These independent bookstores have the advantage that they really are a part of your community from the customers up to the owner. Any of these national companies claiming to be your neighborhood anything are kidding themselves. How could a large chain possibly understand what it means to be the provider of a community? Everything from the products they carry to the store layout and furniture down to the rehearsed lines that you are greeted with by the employees are dictated by a corporate office hundreds or thousands of miles away. That they have any understanding of your neighborhood is absurd.
Though they will not carry as many titles, the independent bookstore will cater more to your neighborhoods taste. It may also carry some harder to find titles in more customized categories. For example one of my favorite “independents” Skylight books, while not a big store with a vast selection they understood their neighborhood. They carried most of the popular books, the best sellers but they also carried some less know books by smaller publishers and lesser known authors, they also had a book lovers wet dream. A well thought out wall dedicated to McSweeny’s publishing. This included all in print versions of McSweeny’s, the Believer, and any of their other published books. The staff was much more knowledgable about the books in the store and could make thoughtful recommendations carrying on unrehearsed conversations about literature.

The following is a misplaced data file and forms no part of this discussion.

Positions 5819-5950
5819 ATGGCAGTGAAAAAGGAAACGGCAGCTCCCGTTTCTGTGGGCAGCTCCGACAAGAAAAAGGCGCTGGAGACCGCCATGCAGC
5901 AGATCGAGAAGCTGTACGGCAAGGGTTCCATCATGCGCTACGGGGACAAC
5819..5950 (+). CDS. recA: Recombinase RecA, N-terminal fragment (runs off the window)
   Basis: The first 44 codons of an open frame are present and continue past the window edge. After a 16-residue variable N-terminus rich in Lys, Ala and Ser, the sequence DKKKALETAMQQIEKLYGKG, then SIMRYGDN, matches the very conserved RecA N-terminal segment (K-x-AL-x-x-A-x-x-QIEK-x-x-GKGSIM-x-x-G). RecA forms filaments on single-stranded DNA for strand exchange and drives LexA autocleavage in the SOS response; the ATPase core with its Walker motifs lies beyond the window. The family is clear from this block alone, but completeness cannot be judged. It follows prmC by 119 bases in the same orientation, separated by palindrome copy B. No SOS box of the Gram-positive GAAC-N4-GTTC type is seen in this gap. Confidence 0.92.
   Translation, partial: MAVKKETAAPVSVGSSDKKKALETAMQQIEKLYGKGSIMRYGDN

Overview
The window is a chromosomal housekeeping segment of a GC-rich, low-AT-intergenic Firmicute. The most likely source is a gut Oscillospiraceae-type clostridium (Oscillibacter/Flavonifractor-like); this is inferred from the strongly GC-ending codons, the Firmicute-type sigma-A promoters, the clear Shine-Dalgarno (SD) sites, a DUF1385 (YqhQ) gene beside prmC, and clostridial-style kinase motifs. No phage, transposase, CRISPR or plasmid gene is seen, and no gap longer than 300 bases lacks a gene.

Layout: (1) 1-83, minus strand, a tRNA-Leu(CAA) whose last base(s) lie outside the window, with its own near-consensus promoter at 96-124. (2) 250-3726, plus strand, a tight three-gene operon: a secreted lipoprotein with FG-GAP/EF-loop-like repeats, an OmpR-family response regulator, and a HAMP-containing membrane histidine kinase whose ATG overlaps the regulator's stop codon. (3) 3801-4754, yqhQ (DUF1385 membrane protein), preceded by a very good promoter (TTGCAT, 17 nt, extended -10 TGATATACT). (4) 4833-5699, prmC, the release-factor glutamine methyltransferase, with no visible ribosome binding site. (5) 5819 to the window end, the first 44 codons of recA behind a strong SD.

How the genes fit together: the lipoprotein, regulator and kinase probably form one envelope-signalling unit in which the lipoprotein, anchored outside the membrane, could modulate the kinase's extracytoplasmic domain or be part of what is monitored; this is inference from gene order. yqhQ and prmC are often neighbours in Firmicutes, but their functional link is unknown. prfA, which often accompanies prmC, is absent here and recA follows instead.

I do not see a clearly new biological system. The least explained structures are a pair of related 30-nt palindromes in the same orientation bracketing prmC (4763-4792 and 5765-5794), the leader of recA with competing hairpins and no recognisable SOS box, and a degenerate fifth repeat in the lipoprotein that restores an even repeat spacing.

You can’t blame the employees of the big chains for not living up to the expectations of those working at smaller independents. They don’t have any investment in the company or how it performs nor does the company place any substantial investment in the employees. There was a time when you applied for jobs based on your interests, if you love books you applied to bookstores, if you love electronics you applied to electronics stores, if you loved arts and crafts you applies to art stores. When was the last time you went into a Michaels craft store asked for something and found that the employee was knowledgable and could lead you right to what you were looking for? That’s never happened for me, they always look at me glassy eyed like I’d asked them where they keep the holy grail, we wonder down aisles of the store until we arrive at items completely different from those I was looking for. If you go to a Blockbusters and expect them to have a vast working knowledge of films then you are expecting far too much from them.